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HOME  > Past issues  > 2013 March 13 - 19  > TEPCO tries to release radioactive water into ocean
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2013 March 13 - 19 TOP3 [NUCLEAR CRISIS]

TEPCO tries to release radioactive water into ocean

March 17, 2013
Akahata Sunday edition

Tokyo Electric Power Co. is attempting to discharge an increasing amount of radiation-contaminated water into the ocean from the Fukushima Daiichi nuclear power plant.

A total of decommissioning of the damaged reactors is said to take about 40 years. About 400 tons of groundwater flow into the plant everyday. This is likely because pipes under the ground were damaged by the massive earthquake or following explosions at the reactors.

At a meeting of the Nuclear Regulation Authority on January 24, a TEPCO official stated, “If we can release contaminated water into the ocean, we will be able to have some room for storage at the plant.”

According to journalist Kino Ryuichi, the operator of the crippled plant has claimed that it will not discharge the water without obtaining consensus from related parties since the plan met fierce opposition from the National Federation of Fisheries Cooperative Associations. “But it does not say that it will give up the plan whenever I ask them about it at press conferences,” said Kino.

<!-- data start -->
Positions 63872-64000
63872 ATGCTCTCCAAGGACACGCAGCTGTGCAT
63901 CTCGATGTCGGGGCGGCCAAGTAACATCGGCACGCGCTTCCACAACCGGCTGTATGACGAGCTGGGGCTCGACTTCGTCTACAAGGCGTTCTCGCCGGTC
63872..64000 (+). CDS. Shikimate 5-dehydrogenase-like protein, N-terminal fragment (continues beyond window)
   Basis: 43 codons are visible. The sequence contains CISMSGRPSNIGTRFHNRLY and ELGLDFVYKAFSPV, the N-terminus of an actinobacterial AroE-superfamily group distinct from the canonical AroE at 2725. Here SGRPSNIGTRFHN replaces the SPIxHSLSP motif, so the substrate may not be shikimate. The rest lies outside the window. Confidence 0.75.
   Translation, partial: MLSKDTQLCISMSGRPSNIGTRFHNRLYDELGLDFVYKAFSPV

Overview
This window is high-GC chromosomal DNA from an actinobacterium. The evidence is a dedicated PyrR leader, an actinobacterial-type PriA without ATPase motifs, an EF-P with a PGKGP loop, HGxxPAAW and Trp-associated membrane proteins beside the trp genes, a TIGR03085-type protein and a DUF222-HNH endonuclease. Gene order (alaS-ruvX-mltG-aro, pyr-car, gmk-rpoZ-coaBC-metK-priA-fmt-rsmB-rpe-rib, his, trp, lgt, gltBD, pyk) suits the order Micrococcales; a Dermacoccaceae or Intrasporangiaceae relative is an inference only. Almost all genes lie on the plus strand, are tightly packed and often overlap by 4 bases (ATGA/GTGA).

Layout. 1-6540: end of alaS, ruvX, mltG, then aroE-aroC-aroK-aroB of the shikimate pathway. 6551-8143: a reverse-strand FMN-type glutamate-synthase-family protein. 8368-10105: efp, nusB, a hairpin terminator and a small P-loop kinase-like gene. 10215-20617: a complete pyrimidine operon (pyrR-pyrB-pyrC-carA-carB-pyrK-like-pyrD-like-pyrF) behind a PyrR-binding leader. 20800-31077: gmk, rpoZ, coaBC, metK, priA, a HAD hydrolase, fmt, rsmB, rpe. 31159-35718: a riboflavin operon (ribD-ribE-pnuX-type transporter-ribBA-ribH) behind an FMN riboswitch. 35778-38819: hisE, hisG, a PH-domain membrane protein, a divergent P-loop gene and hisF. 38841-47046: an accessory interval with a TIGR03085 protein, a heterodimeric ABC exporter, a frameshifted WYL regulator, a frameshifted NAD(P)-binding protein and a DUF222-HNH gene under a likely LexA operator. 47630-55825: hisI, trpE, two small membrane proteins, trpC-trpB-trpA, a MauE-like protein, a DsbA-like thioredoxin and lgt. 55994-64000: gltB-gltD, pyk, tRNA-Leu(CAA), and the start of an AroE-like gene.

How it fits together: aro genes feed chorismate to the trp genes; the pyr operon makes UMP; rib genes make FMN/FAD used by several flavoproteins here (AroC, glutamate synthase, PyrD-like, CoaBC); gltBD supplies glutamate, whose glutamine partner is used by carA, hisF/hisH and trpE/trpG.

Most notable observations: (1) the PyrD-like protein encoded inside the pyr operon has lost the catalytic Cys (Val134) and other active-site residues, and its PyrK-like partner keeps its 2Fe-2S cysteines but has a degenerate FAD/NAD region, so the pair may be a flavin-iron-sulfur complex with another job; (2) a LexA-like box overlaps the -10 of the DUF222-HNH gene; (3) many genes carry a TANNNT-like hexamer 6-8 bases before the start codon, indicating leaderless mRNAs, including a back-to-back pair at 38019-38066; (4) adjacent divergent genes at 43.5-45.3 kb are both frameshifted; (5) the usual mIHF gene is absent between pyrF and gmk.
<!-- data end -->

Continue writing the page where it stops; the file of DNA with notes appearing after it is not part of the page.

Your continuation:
The Fukushima plant already holds nearly 400,000 tons of radiation-contaminated water. 270,000 tons are maintained in tanks after cesium and salt are removed, and the rest remains within the reactor buildings.

It only takes two and a half days for water to fill a 1,000-ton tank. The plant currently has storage tanks capable of holding 320,000 tons of contaminated water and is expected to have no more space to add additional tanks after two years.

TEPCO plans to install new equipment to take out radioactive materials from the contaminated water in order to release the water into the ocean. The equipment, however, cannot remove radioactive tritium. According to a TEPCO engineer, tritium has similar properties as water, and present technology is unable to remove this radioactive substance from water.

According to the NRA, 1,800 Bq of tritium is contained per cc of contaminated water, which is 30 times more than the limit set by the national government (60 Bq/cc).

Due to radioactive water discharged from the Fukushima plant right after the accident, highly radioactive materials were detected in marine products. In late February this year, 510,000 Bq/kg of radioactive cesium was detected in rock trout caught at a port close to the crippled plant, which is 5,100 times more than the official limit.

Ichikawa Fujio, a former researcher at the Japan Atomic Energy Agency, said, “If tritium is released into the ocean, it will not be diluted right away. The need is to develop the technology to remove the radioactive substance from the water before even talking about discharging it into the ocean.”
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